The machine belonged to the Henderson Flying Bureau, and had been lent to Walcot Air Lines as the traffic from Le Touquet was particularly heavy. She was an all-metal ’plane, and similar to the one that crashed at Edenbridge recently. The ’plane was a Junker machine operated by a British company.

Long after nightfall police and volunteers, under the direction of Air Ministry officials, continued to search for debris over the surrounding countryside, anxious to recover any fragments in the hope of finding some clue as to the cause of the disaster.

EYE-WITNESSES’ STORIES.

“Fearful Crash” and Rain of Wreckage.

“I was in my garden at the time” she said to a reporter," and heard an aeroplane coming over. Suddenly there wan a fearful crash, and looking up I saw the air full of what for a second I thought were small aeroplanes.

"Then I realised that there were bits of one machine and I turned and ran for the house. Before I could get in I heard some dreadful thuds as bodies hit the ground, and there was another smaller crash when something fell on the root of my house. It was a terrible unnerving experience.”

Mr. Gray, the occupant of Cottage Mead, described how after hearing a crash he found the wreckage in his garden.

"I was in the house at the time and dashed out to see the wreckage in the garden nearly on top of the house. With help I extricated the pilot and he was carried into the house, but was beyond aid.”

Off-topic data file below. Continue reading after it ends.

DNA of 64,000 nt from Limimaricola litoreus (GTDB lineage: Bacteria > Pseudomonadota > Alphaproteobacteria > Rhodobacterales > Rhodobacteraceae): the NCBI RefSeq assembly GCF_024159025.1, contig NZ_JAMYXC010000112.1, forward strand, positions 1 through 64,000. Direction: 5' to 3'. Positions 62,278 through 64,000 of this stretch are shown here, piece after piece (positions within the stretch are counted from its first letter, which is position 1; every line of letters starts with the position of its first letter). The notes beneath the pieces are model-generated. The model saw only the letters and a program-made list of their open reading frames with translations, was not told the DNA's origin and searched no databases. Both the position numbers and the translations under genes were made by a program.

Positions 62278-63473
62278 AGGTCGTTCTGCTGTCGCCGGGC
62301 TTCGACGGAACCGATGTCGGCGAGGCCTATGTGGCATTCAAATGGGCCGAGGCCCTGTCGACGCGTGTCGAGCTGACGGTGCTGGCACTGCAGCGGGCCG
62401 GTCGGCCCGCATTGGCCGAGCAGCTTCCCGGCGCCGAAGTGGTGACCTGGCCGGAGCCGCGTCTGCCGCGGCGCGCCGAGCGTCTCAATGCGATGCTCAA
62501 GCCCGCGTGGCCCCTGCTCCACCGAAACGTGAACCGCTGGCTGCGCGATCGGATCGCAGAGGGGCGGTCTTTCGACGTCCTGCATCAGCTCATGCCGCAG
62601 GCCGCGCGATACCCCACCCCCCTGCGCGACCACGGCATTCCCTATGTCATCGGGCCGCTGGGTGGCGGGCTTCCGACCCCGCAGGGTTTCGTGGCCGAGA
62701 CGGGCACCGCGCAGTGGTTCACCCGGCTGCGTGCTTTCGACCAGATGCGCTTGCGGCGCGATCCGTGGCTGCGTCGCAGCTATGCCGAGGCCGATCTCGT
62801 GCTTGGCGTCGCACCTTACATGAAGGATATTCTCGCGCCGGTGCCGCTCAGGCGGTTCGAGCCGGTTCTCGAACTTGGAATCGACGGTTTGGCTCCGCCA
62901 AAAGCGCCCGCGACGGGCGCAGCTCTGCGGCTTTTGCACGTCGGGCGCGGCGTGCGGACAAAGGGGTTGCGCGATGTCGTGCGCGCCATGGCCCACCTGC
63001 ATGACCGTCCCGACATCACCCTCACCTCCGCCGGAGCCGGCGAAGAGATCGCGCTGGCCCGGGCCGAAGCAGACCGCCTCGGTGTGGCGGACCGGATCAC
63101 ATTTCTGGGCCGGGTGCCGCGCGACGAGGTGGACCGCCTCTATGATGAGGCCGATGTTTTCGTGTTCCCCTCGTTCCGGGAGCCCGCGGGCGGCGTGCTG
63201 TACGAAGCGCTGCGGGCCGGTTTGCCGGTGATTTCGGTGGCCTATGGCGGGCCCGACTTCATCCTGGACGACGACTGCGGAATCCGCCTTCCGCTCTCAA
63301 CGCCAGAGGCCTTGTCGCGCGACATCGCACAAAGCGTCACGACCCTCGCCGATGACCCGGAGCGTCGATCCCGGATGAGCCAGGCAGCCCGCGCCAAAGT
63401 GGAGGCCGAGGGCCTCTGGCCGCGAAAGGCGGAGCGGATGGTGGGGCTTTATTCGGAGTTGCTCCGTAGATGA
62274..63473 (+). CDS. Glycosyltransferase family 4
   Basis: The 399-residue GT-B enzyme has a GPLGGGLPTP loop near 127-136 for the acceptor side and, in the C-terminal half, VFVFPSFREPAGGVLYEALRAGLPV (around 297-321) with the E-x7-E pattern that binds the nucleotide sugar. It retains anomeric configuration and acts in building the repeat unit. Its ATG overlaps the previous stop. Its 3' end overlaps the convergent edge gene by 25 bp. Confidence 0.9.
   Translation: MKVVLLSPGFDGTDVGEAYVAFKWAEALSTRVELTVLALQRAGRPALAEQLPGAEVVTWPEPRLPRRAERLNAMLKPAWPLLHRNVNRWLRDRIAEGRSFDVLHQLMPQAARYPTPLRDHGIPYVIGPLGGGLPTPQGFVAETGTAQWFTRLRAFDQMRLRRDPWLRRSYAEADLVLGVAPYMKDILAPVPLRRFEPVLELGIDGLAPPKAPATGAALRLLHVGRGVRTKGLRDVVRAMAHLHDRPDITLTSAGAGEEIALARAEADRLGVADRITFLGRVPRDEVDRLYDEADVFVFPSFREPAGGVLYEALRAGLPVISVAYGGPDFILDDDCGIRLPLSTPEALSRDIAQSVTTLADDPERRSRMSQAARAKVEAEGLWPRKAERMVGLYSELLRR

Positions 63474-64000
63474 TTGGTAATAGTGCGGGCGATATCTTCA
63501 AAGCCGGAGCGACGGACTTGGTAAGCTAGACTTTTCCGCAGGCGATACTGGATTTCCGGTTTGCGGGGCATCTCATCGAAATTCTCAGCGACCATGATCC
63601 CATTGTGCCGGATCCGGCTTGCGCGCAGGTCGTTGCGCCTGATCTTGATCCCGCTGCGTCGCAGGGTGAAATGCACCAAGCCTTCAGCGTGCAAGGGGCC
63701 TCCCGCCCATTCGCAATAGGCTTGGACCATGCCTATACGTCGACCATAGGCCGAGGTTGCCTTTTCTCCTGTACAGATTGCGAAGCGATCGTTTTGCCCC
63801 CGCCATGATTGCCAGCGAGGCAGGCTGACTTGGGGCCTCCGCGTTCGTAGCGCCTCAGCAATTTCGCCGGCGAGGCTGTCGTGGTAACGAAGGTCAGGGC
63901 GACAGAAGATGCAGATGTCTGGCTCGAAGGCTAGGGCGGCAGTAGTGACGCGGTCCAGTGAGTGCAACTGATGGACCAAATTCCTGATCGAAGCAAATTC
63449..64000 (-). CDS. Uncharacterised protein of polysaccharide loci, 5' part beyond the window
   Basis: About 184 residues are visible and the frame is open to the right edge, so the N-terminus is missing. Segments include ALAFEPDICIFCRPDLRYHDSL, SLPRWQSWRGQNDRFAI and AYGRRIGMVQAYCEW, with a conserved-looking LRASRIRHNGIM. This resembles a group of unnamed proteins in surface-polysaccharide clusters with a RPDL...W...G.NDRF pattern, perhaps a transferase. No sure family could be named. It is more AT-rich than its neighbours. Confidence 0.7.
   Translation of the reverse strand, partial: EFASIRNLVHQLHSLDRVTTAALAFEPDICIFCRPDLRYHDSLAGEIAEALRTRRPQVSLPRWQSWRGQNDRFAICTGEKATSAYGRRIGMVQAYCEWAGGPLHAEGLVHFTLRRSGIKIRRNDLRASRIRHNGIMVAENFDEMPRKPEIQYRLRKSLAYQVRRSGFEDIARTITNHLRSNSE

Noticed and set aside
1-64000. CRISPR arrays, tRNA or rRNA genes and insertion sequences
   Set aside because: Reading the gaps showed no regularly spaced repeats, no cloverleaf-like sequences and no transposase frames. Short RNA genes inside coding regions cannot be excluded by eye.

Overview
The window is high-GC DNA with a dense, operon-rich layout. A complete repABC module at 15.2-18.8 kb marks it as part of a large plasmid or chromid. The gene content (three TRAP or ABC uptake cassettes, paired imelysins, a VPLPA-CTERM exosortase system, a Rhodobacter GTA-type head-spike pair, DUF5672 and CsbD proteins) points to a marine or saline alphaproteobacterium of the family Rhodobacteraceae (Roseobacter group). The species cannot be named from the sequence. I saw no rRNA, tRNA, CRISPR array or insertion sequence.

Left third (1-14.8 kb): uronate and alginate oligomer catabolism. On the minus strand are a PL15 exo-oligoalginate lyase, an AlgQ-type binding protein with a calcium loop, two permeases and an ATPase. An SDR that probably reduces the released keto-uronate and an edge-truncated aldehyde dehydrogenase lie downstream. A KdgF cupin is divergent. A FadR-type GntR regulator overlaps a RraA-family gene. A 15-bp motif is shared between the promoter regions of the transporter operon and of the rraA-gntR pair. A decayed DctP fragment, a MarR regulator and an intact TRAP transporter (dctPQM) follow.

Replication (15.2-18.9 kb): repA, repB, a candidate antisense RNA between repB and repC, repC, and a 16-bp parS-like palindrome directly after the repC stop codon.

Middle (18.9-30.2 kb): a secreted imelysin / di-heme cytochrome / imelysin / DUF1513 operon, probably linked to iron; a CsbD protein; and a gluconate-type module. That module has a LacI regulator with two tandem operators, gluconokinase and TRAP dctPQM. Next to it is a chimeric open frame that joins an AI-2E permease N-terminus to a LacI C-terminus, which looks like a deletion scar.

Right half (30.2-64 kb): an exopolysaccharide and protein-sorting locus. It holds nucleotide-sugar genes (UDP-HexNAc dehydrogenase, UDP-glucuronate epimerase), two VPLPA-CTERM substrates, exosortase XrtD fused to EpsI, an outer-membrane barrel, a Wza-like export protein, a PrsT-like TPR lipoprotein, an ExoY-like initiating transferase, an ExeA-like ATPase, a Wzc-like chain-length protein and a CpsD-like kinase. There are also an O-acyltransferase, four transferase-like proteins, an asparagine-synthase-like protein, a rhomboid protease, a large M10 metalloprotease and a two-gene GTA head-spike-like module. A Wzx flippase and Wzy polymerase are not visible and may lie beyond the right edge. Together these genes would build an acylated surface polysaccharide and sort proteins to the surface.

WRECKAGE RAINING DOWN.

"I at first thought it was a Moth aeroplane coming down," was how Mr. C. Hogg, of Lower Farm, described the falling of the Junker's wing.

“I was on the farm,” he continued, "and saw a small aeroplane going over. I remarked to my brother that perhaps it was one of the machines in the round Europe race. A couple of minutes later I heard another machine in the clouds, and remarked, "Here’s another of them." I had hardly got the words out of my mouth when there was a crash, and pieces of wreckage were raining down. Besides the wing I saw the engine falling, and other pieces coming down as well."

Mr. F. Moore, son of the proprietor of the "King’s Arms Hotel," Meopham Green, heard a crash, and rushed into the street in time to see the fuselage fall into the garden of Cottage Meads.

"I dashed up the road, and found that the pilot was still in his seat in the wreckage," Mr. Moore said. "He was just breathing, but died in a few seconds. Then we commenced the heartrending task of picking up the victims and taking them back to my father’s hotel. I have never seen such a ghastly sight in my life. Parts of the bodies were strewn in all directions.”

FALLING LIKE LOGS.